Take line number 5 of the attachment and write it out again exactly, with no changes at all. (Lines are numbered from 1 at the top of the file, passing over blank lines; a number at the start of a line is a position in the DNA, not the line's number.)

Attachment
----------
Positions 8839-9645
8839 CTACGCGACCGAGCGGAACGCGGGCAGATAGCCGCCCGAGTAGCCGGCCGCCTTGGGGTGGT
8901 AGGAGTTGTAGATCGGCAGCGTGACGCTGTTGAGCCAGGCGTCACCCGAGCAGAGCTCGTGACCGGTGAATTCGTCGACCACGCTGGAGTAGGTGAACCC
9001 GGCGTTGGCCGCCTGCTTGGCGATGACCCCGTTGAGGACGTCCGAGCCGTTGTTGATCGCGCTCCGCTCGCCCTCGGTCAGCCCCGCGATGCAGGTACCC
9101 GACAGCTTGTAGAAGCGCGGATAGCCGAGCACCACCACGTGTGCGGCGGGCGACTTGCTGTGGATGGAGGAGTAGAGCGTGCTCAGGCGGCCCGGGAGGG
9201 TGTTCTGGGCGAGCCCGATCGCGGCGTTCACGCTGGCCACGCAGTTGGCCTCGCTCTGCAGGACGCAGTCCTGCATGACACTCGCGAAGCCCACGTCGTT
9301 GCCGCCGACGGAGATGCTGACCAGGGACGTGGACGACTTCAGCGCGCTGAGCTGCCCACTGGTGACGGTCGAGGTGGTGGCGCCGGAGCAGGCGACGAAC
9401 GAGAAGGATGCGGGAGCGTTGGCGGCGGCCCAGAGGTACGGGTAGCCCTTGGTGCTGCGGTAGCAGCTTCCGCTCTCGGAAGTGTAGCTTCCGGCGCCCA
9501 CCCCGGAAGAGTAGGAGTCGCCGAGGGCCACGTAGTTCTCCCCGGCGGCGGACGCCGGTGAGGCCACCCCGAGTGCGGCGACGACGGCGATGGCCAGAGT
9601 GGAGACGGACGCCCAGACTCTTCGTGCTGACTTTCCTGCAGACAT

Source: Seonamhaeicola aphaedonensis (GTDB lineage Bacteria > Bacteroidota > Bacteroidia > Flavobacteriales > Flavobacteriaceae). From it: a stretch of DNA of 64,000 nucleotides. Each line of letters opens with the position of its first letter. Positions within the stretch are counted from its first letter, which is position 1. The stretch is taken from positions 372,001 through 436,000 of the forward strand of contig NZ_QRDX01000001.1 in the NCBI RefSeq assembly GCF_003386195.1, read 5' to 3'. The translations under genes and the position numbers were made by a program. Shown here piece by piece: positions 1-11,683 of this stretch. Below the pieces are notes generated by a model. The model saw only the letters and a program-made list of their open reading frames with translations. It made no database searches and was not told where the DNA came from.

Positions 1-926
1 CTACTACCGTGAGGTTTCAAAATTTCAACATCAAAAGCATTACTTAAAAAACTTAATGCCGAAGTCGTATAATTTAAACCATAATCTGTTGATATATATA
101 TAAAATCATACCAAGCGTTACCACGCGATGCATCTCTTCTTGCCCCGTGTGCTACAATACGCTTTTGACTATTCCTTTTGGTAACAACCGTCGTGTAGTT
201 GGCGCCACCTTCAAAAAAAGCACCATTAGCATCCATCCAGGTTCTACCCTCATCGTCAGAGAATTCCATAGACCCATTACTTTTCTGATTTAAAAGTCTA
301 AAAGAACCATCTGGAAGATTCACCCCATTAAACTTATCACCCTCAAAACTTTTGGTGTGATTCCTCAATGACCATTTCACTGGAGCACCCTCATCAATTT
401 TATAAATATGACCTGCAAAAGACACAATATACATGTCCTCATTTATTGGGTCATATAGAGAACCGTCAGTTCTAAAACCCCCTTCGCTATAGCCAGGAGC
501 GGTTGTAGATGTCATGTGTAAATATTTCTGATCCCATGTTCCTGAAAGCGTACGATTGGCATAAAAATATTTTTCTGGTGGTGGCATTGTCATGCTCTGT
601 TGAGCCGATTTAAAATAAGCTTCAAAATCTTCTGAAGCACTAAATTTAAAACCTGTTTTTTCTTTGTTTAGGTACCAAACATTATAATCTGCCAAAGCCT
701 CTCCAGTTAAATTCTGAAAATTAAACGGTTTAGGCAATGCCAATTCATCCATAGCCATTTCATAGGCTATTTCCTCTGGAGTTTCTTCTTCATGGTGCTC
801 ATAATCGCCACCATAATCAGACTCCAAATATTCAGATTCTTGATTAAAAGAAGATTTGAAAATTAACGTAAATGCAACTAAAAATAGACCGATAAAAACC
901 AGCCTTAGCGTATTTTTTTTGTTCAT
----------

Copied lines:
9101 GACAGCTTGTAGAAGCGCGGATAGCCGAGCACCACCACGTGTGCGGCGGGCGACTTGCTGTGGATGGAGGAGTAGAGCGTGCTCAGGCGGCCCGGGAGGG